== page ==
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the measurement of inventory at market value, and inventory will now be measured at the lower of cost and net realizable value. The ASU defines net realizable value as the estimated selling prices in the ordinary course of business, less reasonably predictable costs of completion, disposal, and transportation. No other changes were made to the current guidance on inventory measurement. ASU No. 2015-11 is effective for interim and annual periods beginning after December 15, 2016. Early application is permitted and should be applied prospectively. The Company is evaluating the provisions of this standard, including which period to adopt, and has not determined what impact the adoption of ASU No. 2015-11 will have on the Company’s unaudited condensed consolidated financial statements.

 

In May 2014, the FASB issued ASU No. 2014-09, Revenue from Contracts with Customers, which supersedes the revenue recognition requirements under ASC Topic 605. The new guidance was the result of a joint project between the FASB and the International Accounting Standards Board to clarify the principles for recognizing revenue and to develop common revenue standards for GAAP and International Financial Reporting Standards. The core principle of the new guidance is that revenue should be recognized to depict the transfer of promised goods or services to customers in an amount that reflects the consideration to which the entity expects to be entitled in exchange for those goods or services. In August 2015, the FASB elected to defer the effective date of ASU No. 2014-09 by one year to annual periods beginning after December 15, 2017, with early application permitted as of the previous effective date of December 15, 2016. The Company is currently assessing the impact the new guidance may have on its unaudited condensed consolidated financial statements upon adoption.

 

ITEM 2.                                   MANAGEMENT’S DISCUSSION AND ANALYSIS OF FINANCIAL CONDITION AND RESULTS OF OPERATIONS

 

The following discussion of our financial condition and results of operations should be read in conjunction with our interim unaudited condensed consolidated financial statements and the notes to those statements included in Part 1, Item 1 of this Quarterly Report on Form 10-Q, and in conjunction with the consolidated financial statements contained in our Annual Report on Form 10-K for the year ended December 31, 2015.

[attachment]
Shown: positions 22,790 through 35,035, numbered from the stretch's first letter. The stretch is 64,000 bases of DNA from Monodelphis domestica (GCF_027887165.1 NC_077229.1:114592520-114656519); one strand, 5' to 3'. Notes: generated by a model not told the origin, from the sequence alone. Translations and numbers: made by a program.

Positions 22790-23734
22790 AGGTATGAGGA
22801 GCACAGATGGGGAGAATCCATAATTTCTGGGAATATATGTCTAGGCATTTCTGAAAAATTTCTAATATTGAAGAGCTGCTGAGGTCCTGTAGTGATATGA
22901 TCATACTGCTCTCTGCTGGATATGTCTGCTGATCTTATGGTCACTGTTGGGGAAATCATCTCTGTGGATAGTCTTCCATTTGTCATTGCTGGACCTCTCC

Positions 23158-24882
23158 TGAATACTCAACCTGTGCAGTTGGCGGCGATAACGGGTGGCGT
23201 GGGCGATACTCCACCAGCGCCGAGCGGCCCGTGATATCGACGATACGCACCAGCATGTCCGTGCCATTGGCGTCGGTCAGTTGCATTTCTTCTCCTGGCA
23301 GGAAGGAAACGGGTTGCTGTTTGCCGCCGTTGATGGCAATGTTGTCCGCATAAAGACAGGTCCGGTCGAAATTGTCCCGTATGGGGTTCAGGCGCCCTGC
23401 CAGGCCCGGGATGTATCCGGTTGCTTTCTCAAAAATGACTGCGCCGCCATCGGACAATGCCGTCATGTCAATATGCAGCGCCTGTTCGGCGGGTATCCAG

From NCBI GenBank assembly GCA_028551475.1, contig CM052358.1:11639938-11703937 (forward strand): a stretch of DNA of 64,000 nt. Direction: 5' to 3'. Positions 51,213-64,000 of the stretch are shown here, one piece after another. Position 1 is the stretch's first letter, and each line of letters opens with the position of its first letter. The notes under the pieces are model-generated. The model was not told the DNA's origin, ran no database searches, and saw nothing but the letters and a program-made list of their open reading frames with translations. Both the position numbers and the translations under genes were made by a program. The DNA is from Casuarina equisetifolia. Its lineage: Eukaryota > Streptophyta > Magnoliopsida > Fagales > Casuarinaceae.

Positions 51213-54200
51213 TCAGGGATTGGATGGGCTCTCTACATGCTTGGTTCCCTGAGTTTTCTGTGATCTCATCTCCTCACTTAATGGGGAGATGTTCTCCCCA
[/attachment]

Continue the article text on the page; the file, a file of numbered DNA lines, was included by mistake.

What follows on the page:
Statements contained in Management’s Discussion and Analysis of Financial Condition and Results of Operations, which express that we “believe,” “anticipate,” “plan,” “expect,” “seek,” “estimate,” or “should,” as well as other statements which are not historical fact, are forward-looking statements within the meaning of the Private Securities Litigation Reform Act of 1995. Actual events or results may differ materially from those set forth in forward-looking statements. Certain factors that might cause such a difference are discussed in “Risk Factors” and “Management’s Discussion and Analysis of Financial Condition and Results of Operations” in this Quarterly Report on Form 10-Q and in our Annual Report on Form 10-K for the year ended December 31, 2015.

 

Although our unaudited condensed consolidated financial statements have been prepared in accordance with generally accepted accounting principles in the United States of America (GAAP), we believe describing revenue and expenses, excluding the effects of foreign currency, acquisitions and divestitures, as well as certain other charges, net, provides meaningful supplemental information regarding our performance. Specifically, management believes that free cash flow and organic revenue, both non-GAAP financial measures, as well as non-GAAP gross margin and non-GAAP operating margin, provide relevant and useful information which is widely used by analysts, investors and competitors in our industry, as well as by our management, in assessing both consolidated and business unit performance.  We use non-GAAP financial measures to evaluate our period-over-period operating performance because our management believes this provides a more comparable measure of our continuing business as it adjusts for certain items that are not reflective of the underlying performance of our business. These measures may also be useful to investors in evaluating the underlying operating performance of our business.

 

These non-GAAP financial measures are not in accordance with, nor are they a substitute for, the comparable GAAP financial measures and are intended to supplement our financial results that are prepared in accordance with GAAP. We regularly use non-GAAP financial measures internally to understand, manage, and evaluate our business results and make operating decisions.  We also measure our employees and compensate them, in part, based on such non-GAAP measures.  The calculation of these non-GAAP financial measures may differ from the calculation of similarly titled financial measures presented by other companies and, therefore, may not be comparable among companies.

 

OVERVIEW

 

We are organized into four operating segments, as further described in Note 1 in the unaudited condensed consolidated financial statements and in our Annual Report on Form 10-K for the year ended December 31, 2015: the Bruker BioSpin Group, the Bruker CALID Group, the Bruker Nano Group, and the Bruker Energy & Supercon Technologies (BEST) Segment.